&maxPrice={price:INTEGER}USD

      SELECT * FROM product WHERE
      name LIKE CONCAT('%',:name,'%') AND price ⇐ :price

      /product/{id:INTEGER}

      SINGLE: SELECT * FROM product WHERE id = :id

      Note the maxPrice={price:INTEGER}USD pattern whereby we can retain certain prefixes and suffixes (USD) in the query or path parameter (maxPrice) but discard them from the actual SQL query parameter (price).
  3. Connect the Processor out port of the ingress connector to the Input of the JSON data service processing element, and the Next out port of the latter to the Input (bottommost) port of the former, to complete the HTTP loop.

The completed integration flow should resemble the following:

json data service flow

Now you can run the Ultra Project and check the functionality of the integration flow. Create and start an UltraESB Server run configuration.

Property Configuration

When running the sample in the UltraESB-X distribution, you need to override the following properties in-order for the sample to work. The properties file is located at $ULTRA_HOME/conf/projects/json-data-service/default.properties.

Refer to Managing Project Properties documentation on how to override properties.

db.url

JDBC URL for the external database (e.g. jdbc:mysql://localhost:3306/shop); note that the database must contain a product table matching the schema given previously

db.username

username for authenticating to the above database

db.password

password for authenticating to the above database

You will also have to add the mysql-connector-java-5.1.38.jar dependency (downloadable from here) to $ULTRA_HOME/lib/custom directory.

After that, navigate to $ULTRA_HOME/bin directory. Next you can run the UltraESB-X distribution with following command to start the engine with this sample project deployed.

./ultraesbx.sh -sample json-data-service

Testing the Integration Project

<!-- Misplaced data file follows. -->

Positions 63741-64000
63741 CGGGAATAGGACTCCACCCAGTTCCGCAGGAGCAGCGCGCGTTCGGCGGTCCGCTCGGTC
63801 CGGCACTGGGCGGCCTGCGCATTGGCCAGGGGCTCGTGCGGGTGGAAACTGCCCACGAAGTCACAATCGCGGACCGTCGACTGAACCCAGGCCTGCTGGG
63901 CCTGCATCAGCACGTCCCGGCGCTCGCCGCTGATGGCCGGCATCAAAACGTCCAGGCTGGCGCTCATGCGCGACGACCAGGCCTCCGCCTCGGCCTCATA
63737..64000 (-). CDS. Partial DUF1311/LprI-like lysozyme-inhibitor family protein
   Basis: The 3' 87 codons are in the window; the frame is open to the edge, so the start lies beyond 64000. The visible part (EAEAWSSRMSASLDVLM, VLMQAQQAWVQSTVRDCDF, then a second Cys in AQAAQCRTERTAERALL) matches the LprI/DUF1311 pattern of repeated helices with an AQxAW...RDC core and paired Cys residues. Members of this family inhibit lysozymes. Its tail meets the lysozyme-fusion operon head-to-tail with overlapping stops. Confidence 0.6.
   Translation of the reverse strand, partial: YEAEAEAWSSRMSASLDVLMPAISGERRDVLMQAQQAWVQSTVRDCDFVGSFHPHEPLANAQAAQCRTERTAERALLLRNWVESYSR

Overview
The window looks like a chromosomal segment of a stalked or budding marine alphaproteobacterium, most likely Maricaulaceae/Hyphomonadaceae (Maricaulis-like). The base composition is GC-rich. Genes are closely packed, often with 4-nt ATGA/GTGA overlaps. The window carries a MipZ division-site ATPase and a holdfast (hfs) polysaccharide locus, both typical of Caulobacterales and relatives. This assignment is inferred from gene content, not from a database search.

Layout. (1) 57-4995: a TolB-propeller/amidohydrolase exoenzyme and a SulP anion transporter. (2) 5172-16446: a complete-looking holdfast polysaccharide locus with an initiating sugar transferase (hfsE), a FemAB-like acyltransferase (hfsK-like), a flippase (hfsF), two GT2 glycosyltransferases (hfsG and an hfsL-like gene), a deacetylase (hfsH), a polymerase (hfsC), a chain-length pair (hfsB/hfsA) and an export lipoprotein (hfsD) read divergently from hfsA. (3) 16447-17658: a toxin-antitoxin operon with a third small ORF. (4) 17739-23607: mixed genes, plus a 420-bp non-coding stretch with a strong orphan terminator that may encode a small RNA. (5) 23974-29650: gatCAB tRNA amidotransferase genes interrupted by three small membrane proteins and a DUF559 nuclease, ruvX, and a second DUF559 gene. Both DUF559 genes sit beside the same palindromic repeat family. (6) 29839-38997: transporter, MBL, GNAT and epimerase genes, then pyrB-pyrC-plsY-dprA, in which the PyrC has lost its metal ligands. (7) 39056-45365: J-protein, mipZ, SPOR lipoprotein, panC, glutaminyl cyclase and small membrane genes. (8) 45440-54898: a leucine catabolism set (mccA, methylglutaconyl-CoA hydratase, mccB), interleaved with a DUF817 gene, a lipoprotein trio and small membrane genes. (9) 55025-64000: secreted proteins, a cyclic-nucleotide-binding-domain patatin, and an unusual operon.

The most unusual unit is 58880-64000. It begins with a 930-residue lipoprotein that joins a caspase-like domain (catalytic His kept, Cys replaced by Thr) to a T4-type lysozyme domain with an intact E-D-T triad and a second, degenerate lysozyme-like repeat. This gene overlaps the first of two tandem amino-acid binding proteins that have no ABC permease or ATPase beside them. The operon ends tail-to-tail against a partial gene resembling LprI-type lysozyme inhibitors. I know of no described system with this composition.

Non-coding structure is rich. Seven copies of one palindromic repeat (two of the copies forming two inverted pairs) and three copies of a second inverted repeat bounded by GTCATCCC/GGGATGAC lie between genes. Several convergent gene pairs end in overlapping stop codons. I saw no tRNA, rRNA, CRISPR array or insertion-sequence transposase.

Before testing the flow, ensure that you have a few data entries in the shop.product table.
  1. Open up the HTTP Client tool shipped with Ultra Studio Toolbox and send a GET request to the URL http://localhost:8280/product/1 (assuming that a product with ID 1 exists in the table; otherwise, use a different ID). You would receive a 200 response with a JSON payload containing a single product:

    HTTP/1.1 200 OK
    ...
    Content-Type: application/json
    Content-Length: 50
    Connection: close
    
    {"name":"product1","price":1000,"id":1}
  2. Retry the request, but this time with a non-existent product ID (e.g. 10000). You would receive a 404 response indicating that no product was found:

    HTTP/1.1 404 Not Found
    ...
    Content-Length: 0
    Content-Type: text/plain; charset=UTF-8
    Connection: close
  3. Send a request to http://localhost:8280/product/search?maxPrice=1000USD (assuming some of the products in the table have prices below 1000; note the "USD" prefix). You would receive a 404 (client error) response stating that the q query parameter value is missing:

    HTTP/1.1 400 Bad Request
    ...
    Content-Length: 35
    Content-Type: text/plain; charset=UTF-8
    Connection: Close
    
    Missing value for query parameter q
  4. Repeat the same query by adding a value for q (e.g. http://localhost:8280/product/search?maxPrice=1000USD&q=phone). You would receive a 200 response, with a JSON array containing matching products (or an empty array if no matches were found).

    HTTP/1.1 200 OK
    ...
    Content-Type: application/json
    Content-Length: 84
    Connection: close
    
    [{"name":"Redmi Note 2","price":450,"id":3},{"name":"Galaxy S5","price":400,"id":4}]
In case 2 we received a 404 error because we were specifically looking for a single product (using the SINGLE: prefix of the query configuration) whereas in case 4 we received an empty response because we were looking for a collection and an empty array is still a valid collection.